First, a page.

Here's a list of things Congress must get done in December or else: Confirm Janet Yellen's Fed nomination; pass a new farm bill; fund the Pentagon; renew a ban on hard-to-detect plastic guns; and extend some unemployment benefits, help for workers displaced by global trade, and a set of business-friendly tax breaks. Here's how many days the House and Senate will both be in Washington: Five. Both chambers have two-week sessions planned, but the House's runs from today until December 13, while the Senate's is Dec. 9-20, the Washington Post explains.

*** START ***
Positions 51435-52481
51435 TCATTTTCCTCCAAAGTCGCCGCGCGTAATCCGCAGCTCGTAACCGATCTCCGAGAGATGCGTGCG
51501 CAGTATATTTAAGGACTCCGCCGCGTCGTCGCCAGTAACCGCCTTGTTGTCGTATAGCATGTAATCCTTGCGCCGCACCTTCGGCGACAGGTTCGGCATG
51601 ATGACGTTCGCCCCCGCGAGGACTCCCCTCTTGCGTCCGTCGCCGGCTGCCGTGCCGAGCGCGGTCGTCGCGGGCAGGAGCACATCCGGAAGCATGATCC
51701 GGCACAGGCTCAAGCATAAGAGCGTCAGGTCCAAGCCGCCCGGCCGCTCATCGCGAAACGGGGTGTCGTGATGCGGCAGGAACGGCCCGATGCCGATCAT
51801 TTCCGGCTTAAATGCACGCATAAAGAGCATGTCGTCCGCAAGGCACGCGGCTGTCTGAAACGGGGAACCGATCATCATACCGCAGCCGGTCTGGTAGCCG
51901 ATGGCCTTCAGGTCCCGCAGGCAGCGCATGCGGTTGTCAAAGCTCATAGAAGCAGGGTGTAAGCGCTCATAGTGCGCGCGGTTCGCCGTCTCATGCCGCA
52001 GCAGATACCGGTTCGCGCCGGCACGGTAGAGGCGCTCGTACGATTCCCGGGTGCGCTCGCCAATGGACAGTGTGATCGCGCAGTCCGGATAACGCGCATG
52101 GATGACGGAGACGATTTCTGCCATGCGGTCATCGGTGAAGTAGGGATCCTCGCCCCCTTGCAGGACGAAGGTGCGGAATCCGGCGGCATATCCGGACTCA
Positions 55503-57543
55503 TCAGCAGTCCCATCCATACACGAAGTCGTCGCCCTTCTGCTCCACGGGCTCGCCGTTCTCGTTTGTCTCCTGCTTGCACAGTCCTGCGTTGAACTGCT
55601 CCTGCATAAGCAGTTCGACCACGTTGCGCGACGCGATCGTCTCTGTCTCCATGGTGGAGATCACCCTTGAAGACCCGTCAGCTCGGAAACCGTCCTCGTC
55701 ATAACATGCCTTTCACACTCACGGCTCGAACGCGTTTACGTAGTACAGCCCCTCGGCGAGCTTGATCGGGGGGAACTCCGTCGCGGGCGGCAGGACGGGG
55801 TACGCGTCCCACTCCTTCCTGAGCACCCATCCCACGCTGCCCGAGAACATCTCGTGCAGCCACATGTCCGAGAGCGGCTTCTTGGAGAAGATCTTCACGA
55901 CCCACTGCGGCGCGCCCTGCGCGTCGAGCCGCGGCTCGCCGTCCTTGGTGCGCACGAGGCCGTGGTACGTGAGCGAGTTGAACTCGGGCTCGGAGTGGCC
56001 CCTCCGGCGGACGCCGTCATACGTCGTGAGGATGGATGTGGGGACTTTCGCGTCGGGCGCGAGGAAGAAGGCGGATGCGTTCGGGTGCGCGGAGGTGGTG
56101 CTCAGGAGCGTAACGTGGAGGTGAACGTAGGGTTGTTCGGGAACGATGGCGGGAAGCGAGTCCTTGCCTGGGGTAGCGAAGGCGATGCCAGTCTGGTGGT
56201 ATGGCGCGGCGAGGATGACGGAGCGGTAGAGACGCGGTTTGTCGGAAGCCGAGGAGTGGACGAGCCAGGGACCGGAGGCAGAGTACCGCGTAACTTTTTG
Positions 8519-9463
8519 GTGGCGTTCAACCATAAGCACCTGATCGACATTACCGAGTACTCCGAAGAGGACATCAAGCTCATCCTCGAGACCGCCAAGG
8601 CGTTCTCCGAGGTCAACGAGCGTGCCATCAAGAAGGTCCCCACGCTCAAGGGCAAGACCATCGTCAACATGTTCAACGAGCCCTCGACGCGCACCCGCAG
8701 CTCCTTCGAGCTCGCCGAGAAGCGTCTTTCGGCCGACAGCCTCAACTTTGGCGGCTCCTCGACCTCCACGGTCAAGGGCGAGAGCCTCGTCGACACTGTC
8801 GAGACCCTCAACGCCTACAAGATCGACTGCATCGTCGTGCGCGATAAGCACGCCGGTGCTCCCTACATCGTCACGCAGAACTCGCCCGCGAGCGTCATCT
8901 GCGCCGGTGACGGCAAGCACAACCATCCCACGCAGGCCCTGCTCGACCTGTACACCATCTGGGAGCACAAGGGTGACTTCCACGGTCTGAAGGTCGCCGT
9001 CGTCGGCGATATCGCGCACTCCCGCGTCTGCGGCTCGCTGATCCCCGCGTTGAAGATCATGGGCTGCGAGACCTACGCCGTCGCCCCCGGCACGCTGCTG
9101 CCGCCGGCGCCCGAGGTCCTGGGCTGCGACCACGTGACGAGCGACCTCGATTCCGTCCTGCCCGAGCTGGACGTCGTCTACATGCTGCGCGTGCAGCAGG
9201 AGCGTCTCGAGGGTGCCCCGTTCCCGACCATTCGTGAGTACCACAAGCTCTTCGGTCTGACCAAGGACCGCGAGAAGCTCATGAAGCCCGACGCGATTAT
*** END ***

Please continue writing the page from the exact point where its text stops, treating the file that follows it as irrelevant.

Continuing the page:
Yellen's confirmation looked like a slam dunk even before Harry Reid's nuclear gambit. Lawmakers have long been deadlocked on the food stamps provision of the farm bill, but must pass something or face milk-ageddon. The benefits for the unemployed and displaced, and the business tax breaks, meanwhile, will likely fall by the wayside. Of course, even if lawmakers managed to get through the entire list, this would still go down as the least productive Congress of all time. Fewer than 60 laws have been passed this year; the previous record low, set in 1995, was 88.